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|Additional Physical Format:||Print version:
Anarchy and Legal Order : Law and Politics for a Stateless Society.
Cambridge : Cambridge University Press, ©2012
|Material Type:||Document, Internet resource|
|Document Type:||Internet Resource, Computer File|
|All Authors / Contributors:||
|ISBN:||9781139843034 1139843036 9781139840668 1139840665 9781139424899 1139424890 9781107032286 1107032288|
|Notes:||1. Recognizing the Value and Incommensurability of Basic Aspects of Well-Being Rules out Making Harm to Any the Goal of One's Action or a Means to One's Goal.|
|Description:||1 online resource (434 pages)|
|Contents:||Cover; ANARCHY AND LEGAL ORDER; Title; Copyright; Dedication; Contents; Preface; Introduction; 1 Laying Foundations; I.A REASONABLE CONCEPTION OF THE GOOD LIFE WILL INVOLVE AN UNDERSTANDING OF BOTH WELFARE AND RIGHT ACTION; II. WELFARE IS MULTIDIMENSIONAL; A. Well-Being Is Diverse and Lacks a Substantive Essence; B. Welfare Is Not Preference-Satisfaction; C. Welfare Is Not a Pleasant Emotional Reaction; 1. It Is a Mistake to Identify Well-Being with a Positive Emotional State; 2. Emotions Necessarily Involve Cognitions. 3. Experiencing an Emotion Is Not Ordinarily the Goal of a Reasonable Action4. Welfare Is Not an Emotion; 5. Well-Being Is Not Identical with or Dependent on One's Emotional Reaction to One's Condition; D. Welfare Is Pluriform; 1. Multiple, Complementary Approaches Help Us Identify Basic Aspects of Well-Being; 2. We Take Something to Be a Dimension of Well-Being if We Treat It as a Basic Reason for Action; 3. Our Judgments about Harms Point Us to Insights about the Nature of Well-Being; 4. It May Be Self-Contradictory to Deny That Some Putative Aspects of Welfare Provide Reasons for Action. 5. Cross-Cultural Consensus May Help Us to Identify Basic Aspects of Well- Being6. We May Be Able to Justify Claims about Well-Being by Seeing How Well They Fit into Coherent Webs of Belief; 7. Varied Approaches to Identifying Aspects of Well-Being May Prove Mutually Supportive; E. The Various Dimensions of Welfare Are Incommensurable and Non-Fungible; F. To Recognize Something as an Aspect of Welfare Is to See a Reason to Pursue It for the Benefit of the Moral Patient of Whose; G. Welfare Is Reaction-Independent and Varied. III. REASONABLY SEEKING TO FLOURISH OR TO HELP ANOTHER TO FLOURISH REQUIRES RECOGNITION, FAIRNESS, AND RESPECTA. Living Well Means Acting Reasonably; B. The Principle of Recognition Calls for the Acknowledgment of All and Only Real Aspects of Well-Being as Worthy Objects of Action; C. The Principle of Fairness Calls for the Avoidance of Arbitrary Distinctions among Those Affected by Our Actions; 1. The Principle of Fairness Protects the Basic Moral Equality of Sentients Capable of Flourishing; 2. The Principle of Fairness Is Grounded in the Recognition of Shared Characteristics. 3. The Principle of Fairness Precludes Distinctions Not Made in Pursuit of Genuine Aspects of Well-Being4. The Principle of Fairness Precludes Distinctions an Actor Would Be Unwilling to Accept If Roles Were Reversed; 5. Accepting the Principle of Fairness Does Not Mean Embracing Impartial Consequentialism; 6. Fairness Is Quite Compatible with Pursuing Particular Projects; 7. Reasonableness Requires Fairness; D. The Principle of Respect Calls for the Avoidance of Purposeful and Instrumental Harm.|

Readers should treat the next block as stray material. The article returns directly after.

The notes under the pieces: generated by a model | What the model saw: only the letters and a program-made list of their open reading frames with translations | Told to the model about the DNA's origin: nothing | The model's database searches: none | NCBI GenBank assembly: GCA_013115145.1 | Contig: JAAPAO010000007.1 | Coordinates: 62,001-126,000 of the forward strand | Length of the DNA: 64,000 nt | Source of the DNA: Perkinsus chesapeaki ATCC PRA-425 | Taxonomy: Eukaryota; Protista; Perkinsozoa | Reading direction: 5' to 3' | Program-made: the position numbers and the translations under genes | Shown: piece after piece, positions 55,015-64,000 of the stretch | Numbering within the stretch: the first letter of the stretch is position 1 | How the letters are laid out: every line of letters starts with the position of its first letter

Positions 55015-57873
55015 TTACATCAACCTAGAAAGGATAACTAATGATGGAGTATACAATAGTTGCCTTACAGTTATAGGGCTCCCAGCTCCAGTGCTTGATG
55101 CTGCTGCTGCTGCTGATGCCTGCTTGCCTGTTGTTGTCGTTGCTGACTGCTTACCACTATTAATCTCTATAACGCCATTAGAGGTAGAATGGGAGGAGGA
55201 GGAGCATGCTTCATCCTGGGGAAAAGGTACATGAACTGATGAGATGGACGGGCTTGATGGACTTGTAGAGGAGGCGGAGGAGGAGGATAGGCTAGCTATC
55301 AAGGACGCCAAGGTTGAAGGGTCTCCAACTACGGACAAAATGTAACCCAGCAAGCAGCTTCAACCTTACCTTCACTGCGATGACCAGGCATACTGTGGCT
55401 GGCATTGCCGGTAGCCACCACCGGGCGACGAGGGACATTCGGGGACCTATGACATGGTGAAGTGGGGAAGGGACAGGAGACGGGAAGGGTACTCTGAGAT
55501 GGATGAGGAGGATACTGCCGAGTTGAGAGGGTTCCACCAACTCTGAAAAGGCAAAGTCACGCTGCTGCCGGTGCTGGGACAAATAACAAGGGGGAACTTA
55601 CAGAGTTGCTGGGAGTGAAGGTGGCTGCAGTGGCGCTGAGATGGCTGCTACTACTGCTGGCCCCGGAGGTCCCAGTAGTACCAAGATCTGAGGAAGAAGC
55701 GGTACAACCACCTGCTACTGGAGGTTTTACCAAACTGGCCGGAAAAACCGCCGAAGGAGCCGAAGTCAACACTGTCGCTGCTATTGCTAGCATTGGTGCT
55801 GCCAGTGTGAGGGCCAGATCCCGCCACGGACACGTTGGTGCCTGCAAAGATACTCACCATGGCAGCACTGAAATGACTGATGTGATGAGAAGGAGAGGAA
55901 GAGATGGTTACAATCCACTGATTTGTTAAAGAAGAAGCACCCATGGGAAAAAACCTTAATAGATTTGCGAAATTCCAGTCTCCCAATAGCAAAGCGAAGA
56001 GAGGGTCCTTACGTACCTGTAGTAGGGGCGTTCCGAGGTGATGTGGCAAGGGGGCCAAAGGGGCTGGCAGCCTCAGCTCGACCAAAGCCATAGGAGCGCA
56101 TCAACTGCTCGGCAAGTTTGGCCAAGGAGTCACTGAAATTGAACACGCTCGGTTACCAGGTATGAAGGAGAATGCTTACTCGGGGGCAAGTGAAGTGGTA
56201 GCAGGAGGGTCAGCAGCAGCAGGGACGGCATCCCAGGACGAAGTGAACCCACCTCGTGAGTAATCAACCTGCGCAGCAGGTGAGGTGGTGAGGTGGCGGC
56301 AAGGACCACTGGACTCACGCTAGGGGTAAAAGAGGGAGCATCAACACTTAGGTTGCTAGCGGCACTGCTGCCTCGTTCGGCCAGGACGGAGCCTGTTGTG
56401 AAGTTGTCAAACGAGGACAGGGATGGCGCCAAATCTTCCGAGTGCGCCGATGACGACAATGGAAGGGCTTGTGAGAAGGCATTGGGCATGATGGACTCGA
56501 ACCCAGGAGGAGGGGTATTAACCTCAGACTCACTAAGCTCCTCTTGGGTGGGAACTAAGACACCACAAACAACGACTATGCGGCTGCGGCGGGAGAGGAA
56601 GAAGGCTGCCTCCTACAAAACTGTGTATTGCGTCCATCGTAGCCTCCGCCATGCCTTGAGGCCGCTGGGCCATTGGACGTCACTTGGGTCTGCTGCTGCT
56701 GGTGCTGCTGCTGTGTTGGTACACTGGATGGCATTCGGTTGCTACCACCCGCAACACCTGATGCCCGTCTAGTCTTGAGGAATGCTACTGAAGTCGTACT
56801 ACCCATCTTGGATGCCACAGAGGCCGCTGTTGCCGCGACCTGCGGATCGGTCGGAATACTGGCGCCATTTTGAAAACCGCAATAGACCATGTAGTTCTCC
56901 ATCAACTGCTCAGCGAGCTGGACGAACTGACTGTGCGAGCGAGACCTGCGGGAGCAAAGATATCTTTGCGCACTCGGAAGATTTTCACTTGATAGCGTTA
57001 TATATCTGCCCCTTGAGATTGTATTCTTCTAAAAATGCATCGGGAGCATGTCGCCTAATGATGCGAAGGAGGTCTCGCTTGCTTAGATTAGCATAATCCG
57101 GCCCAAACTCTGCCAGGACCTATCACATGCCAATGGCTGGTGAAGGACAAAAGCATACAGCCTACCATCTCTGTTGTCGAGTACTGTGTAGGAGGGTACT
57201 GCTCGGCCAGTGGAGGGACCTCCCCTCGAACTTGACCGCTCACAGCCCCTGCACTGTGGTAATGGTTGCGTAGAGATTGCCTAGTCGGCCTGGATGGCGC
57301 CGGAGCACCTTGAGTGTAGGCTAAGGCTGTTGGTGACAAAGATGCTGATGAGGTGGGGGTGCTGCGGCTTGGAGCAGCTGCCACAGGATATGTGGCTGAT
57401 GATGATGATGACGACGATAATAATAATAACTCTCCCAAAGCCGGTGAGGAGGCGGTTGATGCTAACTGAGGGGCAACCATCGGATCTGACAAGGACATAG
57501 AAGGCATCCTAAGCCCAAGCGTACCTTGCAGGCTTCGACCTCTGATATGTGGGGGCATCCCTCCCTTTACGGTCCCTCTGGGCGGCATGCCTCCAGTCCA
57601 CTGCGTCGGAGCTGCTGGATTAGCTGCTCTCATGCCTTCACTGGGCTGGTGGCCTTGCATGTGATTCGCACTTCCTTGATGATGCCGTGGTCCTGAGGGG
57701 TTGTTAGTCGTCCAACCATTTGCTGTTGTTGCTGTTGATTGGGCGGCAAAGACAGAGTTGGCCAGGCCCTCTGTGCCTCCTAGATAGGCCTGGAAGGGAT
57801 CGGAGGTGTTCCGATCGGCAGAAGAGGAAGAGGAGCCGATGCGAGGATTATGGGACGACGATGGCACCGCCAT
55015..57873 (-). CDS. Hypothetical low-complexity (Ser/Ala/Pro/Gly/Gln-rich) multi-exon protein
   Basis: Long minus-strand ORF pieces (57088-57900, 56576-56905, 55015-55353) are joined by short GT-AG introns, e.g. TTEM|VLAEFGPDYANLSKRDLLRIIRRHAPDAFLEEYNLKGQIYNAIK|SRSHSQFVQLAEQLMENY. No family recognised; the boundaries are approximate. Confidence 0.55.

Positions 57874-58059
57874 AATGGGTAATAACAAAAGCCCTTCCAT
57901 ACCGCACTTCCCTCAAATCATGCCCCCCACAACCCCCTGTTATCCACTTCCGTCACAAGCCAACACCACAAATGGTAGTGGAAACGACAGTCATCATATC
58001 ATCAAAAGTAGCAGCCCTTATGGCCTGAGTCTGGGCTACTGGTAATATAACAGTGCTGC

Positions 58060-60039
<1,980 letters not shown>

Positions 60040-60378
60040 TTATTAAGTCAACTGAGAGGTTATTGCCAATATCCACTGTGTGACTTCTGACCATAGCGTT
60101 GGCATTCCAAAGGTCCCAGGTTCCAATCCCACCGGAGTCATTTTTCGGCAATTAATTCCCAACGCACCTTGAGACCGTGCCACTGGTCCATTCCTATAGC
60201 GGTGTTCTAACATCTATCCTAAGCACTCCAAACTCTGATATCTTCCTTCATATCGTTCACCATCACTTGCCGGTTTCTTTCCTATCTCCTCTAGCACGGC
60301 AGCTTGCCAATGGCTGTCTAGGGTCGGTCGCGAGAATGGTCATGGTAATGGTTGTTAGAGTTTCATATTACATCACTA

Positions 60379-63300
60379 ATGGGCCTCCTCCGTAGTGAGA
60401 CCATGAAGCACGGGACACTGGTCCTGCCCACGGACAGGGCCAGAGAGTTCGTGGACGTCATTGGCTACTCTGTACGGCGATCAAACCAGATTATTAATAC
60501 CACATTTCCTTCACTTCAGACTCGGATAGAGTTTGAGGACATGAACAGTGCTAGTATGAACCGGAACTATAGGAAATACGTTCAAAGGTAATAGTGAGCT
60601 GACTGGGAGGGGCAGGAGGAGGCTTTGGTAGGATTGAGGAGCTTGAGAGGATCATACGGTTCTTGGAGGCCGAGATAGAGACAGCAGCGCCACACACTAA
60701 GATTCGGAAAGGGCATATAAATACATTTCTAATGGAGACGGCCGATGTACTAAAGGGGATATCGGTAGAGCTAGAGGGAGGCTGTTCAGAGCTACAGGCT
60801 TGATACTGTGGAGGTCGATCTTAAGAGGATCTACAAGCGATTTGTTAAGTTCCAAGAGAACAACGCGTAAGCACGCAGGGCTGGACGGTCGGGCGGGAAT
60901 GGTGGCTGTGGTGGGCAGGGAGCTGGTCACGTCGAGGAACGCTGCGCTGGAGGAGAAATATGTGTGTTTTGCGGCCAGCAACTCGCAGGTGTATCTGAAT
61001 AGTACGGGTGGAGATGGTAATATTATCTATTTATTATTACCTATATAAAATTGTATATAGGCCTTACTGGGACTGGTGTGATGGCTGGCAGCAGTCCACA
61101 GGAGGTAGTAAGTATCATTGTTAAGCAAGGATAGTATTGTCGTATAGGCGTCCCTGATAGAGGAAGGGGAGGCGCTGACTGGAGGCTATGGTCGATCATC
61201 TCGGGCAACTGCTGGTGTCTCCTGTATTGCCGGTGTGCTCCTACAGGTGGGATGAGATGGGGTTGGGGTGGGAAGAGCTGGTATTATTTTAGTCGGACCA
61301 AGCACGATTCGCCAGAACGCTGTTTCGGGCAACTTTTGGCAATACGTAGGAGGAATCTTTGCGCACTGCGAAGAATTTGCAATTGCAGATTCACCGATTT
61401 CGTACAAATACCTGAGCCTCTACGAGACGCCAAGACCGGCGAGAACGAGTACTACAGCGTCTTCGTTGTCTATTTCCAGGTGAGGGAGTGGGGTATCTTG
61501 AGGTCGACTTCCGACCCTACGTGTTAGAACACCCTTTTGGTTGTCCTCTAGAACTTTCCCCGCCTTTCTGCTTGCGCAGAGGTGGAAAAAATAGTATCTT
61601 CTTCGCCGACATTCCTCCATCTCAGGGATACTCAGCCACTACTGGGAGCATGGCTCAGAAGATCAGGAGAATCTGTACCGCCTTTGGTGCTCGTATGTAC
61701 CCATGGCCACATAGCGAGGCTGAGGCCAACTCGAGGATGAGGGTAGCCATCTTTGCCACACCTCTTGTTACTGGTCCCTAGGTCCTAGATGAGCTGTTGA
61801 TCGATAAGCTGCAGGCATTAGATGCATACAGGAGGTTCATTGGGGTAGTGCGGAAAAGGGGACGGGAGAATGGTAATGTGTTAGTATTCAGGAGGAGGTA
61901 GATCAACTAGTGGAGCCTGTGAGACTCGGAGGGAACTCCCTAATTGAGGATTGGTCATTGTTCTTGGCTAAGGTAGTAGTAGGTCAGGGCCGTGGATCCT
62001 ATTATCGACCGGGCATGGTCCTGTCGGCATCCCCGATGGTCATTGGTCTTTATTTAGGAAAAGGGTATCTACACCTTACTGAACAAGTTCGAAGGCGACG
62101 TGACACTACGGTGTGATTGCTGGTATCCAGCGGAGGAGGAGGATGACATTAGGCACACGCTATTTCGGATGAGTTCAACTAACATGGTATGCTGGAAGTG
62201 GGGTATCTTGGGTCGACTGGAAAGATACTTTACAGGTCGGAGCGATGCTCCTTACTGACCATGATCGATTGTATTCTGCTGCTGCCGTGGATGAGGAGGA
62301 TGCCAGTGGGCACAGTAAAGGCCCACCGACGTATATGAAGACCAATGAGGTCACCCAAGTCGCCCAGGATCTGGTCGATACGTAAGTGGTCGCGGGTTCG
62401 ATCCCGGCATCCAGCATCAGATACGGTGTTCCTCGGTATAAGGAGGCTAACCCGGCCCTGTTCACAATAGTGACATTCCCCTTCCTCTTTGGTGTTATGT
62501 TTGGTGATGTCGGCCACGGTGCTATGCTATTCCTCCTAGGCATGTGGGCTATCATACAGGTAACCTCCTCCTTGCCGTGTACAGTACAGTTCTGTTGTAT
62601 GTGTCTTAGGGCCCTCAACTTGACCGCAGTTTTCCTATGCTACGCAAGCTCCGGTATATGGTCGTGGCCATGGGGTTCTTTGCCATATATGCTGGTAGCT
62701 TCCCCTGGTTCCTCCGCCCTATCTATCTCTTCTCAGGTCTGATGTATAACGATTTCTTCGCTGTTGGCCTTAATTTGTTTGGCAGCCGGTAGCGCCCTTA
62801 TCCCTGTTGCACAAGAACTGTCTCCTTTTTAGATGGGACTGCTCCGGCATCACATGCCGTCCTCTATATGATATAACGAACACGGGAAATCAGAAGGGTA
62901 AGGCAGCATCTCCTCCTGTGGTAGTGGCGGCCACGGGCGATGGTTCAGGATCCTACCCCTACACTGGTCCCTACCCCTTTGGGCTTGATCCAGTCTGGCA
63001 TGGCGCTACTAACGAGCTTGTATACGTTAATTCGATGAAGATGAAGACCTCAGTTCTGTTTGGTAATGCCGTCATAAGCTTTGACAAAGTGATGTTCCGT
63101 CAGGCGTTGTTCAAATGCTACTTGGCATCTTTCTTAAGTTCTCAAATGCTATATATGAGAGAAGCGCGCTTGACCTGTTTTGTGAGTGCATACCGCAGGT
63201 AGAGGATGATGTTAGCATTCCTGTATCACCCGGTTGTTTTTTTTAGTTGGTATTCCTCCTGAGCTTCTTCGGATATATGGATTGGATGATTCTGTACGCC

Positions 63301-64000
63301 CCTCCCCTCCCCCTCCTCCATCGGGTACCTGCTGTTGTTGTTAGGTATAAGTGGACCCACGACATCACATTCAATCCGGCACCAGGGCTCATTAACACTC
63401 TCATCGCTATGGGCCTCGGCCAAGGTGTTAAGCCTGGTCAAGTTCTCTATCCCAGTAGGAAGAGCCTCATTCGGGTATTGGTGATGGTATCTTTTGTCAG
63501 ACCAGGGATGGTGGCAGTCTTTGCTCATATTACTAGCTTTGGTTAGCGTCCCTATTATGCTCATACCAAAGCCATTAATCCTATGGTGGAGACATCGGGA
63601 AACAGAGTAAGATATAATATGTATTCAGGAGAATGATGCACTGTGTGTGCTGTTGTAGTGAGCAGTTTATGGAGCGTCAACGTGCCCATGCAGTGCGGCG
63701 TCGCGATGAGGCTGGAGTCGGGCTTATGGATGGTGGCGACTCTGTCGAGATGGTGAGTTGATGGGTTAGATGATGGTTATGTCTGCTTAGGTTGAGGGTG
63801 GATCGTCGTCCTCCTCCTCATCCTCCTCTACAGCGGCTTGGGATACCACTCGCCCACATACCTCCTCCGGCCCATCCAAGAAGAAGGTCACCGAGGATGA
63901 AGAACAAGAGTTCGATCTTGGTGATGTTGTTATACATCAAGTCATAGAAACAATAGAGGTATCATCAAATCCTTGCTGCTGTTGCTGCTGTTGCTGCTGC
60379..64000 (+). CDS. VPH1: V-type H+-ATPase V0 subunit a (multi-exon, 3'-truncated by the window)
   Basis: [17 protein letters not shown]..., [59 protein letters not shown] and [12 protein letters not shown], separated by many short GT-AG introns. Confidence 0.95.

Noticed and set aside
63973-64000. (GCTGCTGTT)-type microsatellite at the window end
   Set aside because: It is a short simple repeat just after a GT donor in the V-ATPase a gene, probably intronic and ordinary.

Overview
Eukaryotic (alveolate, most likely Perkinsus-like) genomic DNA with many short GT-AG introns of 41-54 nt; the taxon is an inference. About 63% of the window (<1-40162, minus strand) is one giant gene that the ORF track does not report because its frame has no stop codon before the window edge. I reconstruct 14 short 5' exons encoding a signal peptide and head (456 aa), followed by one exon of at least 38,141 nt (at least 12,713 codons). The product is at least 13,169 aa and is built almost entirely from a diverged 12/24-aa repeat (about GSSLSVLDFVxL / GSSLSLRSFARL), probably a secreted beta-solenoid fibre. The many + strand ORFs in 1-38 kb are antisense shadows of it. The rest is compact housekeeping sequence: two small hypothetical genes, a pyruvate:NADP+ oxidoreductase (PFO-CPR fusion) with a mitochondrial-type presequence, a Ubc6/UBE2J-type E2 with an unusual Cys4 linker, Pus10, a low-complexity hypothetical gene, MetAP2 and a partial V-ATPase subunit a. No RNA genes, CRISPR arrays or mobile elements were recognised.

'Anarchism's case, against the state and for the viability and desirability of a polycentric legal order, receives its most challenging and detailed articulation in Chartier's book.' Hillel Steiner,